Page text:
When I was walking around the different booths and spying on people who had friends yesterday, the whole Values Voter platform felt very niche. I was able to have a nice time joking around with vendors and making one friend because it was obvious that we were all individual people with different backgrounds and nobody really had the power to impose one’s views onto the other. Today, the first real day of the conference, feels very different. This is does not feel niche anymore. It feels significant.
I’ve been in the Regency Ballroom in the basement of this hotel for just over four hours, and it feels like this is the world now. I have forgotten what it feels like to laugh or chew solid food or say words out loud. I have drunk six cups of water and peed three times.
In the first plenary session of the 2015 Values Voters Summit, I saw a number of Republican presidential hopefuls preaching to a choir of the converted where the assignment wasn’t to present the best, most innovative plan to transform America— rather, it was to present a predetermined roster of ideas with the most pizzazz.
The morning began with a rendition of the National Anthem (which an enthusiastic reporter behind me sang with a strong vibrato), an invocation (which obviously invoked Ronald Reagan), and some rousing racism from MC Gil Mertz who remarked about the visit from Chinese President Xi Jiping (he is apparently staying in a hotel across the street) with the joke, “The only Chinese I know is on a menu.” He also made the first of a number of Hillary Clinton email jokes. They were all boring and they were all the same.
The first candidate to speak was Sen. Marco Rubio (introduced rather humbly by Sen. John McCain). Rubio, I’ve always felt, has been the most electable of the Republican candidates— he is seemingly the least crazy of the options and manages to present the Christian pro-family platform in a way that doesn’t make me physically ill. He even announced a new policy which would give a limited 25 percent tax credit to any business that offered between four and 12 weeks of paid family leave, which is a great improvement on our current paid family leave policy (there isn’t one), and a position that has really only been championed thus far by Democrats.
“This won’t solve every scheduling conflict between work and family life. No policy can,” Rubio said in his announcement. “But it will help ensure that our people don’t have to sit behind a desk while the most profound moments of their lives pass them by. And it will help our businesses expand and create new jobs by allowing them to keep more of their money rather than send it to Washington.”
But then he had to break my heart and remind the crowd he was that kind of Christian, growling his support for what would become the three most important causes of the day: the right to religious liberty, the right to bear arms, and the right to life.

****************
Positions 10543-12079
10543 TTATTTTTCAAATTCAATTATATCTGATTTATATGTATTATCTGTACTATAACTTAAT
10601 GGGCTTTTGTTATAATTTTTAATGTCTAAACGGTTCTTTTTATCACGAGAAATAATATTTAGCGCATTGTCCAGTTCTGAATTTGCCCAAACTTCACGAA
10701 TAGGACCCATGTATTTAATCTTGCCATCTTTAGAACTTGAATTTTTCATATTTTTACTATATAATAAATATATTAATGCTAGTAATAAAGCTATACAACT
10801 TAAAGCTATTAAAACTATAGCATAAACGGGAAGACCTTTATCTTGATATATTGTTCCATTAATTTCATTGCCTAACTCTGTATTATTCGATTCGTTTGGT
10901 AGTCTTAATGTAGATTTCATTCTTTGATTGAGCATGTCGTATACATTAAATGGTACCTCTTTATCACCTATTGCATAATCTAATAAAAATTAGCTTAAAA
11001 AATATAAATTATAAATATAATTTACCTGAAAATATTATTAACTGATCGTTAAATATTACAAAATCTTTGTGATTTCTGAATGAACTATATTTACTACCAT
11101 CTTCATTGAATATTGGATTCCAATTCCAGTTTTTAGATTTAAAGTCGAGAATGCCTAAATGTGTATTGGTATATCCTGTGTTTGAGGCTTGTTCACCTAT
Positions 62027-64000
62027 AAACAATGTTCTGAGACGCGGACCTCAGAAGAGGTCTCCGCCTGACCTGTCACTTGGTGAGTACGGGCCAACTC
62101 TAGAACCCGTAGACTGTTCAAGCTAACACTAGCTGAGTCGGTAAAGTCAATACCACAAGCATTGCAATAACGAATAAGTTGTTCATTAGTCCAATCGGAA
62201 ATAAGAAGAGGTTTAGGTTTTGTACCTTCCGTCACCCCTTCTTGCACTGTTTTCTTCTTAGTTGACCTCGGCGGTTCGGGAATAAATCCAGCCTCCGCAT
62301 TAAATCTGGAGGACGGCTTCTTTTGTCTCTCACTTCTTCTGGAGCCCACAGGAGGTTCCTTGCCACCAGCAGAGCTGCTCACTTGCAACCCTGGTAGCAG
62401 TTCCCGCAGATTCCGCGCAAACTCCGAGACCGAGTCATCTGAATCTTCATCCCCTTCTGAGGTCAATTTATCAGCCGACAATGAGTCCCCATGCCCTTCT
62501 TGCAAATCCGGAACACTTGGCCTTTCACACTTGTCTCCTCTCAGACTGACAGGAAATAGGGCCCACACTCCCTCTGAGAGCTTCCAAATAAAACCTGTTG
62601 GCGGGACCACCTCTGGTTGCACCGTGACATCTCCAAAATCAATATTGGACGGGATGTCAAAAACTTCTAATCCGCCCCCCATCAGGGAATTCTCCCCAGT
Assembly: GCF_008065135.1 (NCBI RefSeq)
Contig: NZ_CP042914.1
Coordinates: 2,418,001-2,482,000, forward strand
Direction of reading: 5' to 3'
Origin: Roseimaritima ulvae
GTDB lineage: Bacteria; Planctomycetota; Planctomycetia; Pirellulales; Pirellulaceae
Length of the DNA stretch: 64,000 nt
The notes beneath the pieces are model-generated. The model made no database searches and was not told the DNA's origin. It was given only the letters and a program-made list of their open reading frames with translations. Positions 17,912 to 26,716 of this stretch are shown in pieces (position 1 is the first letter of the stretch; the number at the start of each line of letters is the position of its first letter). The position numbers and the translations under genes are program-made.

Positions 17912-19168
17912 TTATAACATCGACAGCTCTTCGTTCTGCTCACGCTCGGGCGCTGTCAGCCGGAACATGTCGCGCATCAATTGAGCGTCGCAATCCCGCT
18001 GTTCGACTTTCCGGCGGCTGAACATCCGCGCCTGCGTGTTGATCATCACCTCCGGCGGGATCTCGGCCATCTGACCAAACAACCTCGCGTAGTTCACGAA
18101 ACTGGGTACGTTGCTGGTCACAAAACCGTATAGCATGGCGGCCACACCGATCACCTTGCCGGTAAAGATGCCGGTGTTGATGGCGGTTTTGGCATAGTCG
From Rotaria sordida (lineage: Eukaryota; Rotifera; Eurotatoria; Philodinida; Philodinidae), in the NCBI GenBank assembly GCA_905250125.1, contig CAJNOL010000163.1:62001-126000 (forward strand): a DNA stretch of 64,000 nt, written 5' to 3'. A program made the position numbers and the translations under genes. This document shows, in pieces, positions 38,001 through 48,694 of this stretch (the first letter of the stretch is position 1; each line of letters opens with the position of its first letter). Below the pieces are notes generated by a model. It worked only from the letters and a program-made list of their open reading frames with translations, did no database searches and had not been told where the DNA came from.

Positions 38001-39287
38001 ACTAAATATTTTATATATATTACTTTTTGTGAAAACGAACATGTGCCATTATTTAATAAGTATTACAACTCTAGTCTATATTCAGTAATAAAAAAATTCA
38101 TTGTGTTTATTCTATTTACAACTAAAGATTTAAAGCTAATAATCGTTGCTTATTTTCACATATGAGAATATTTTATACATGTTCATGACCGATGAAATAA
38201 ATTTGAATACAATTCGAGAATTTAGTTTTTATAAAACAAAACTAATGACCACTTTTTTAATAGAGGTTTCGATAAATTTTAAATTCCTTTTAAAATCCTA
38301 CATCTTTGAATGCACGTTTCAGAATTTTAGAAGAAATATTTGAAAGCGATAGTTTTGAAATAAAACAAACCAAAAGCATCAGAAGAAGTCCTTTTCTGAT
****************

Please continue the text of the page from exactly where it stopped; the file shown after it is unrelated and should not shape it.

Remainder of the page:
It was then that my attention rapidly waned.
The winner of the morning was undoubtedly, horrifyingly Ted Cruz. In the two GOP debates, Cruz has played the part of the unnervingly sincere creepy uncle—his eyebrows and subdued tone make him impossible to trust. But for this crowd, he is a fucking rockstar. Cruz’s very fiber is made up of values voters — these are the people that taught him that he is Special. This is where he makes sense.
He started with some very well-received stand up comedy (President Xi is in town and everyone is talking about the historic meeting between “the world’s most powerful communist and the president of China.” LOL.)
In his speech, he noted that he had the opportunity to visit Kim Davis “in a Kentucky jail house,” making him the first and only person to refer to her by name (Rubio generally referred to Christians who were being persecuted/prosecuted), where he told her “Thank you.” Powerful.
He then outlined his plan for the first few days of his presidency: First, open an investigation into Planned Parenthood and prosecute all criminal conduct by that organization, and (more generally) end the persecution of religious liberty. Then, he’ll repeal the Iran deal and move the American embassy in Israel to Jerusalem. Then, repeal every word of Obamacare, instruct the Department of Education (which he feels should be abolished) to end Common Core, rebuild the military, defend second amendment rights, close borders and end sanctuary cities, take on the EPA and the “alphabet soup of government bureaucracy,” and pass fundamental tax reform.
The crowd gave him a standing ovation for every one of these points. He literally earned 12 standing ovations and now I am barren.
“At the end of of eight years,” Cruz said, “There’s gonna be a whole lot of reporters and journalists who have checked themselves into therapy.” That is accurate, kind of regardless of who wins.
The two other candidates who spoke this morning were Rick Santorum and Donald Trump who have both reduced their personae into cliches.
Rick Santorum asked, “Who has the vision to win the presidency and lead this country?” An audience member shouted: “Ted Cruz!” That accurately summarizes Santorum’s talk.
Donald Trump brought a Bible his mother gave him on stage and then didn’t refer to it for the rest of the speech. He spent a solid ten minutes talking about his polling numbers, and then at one point he said “Uch, I’m gonna do so good.” And there’s Trump’s entire campaign.
The most shocking revelation from the morning by far is that Cruz is not the neutered wacko that he sells in the GOP debates. He is full of fire and hate and, more horrifically, actually has a shot. He is a fringe candidate, but he is king of the fringe.
Now, if you’ll excuse me, I’m going to go take four shots and eat a Chipotle burrito bowl that’s only meat since I did not pay extra to attend a luncheon with Barronelle Stutzman, the florist who wouldn’t serve gay customers. I’ll be back at 2:00 p.m., slightly closer to death.
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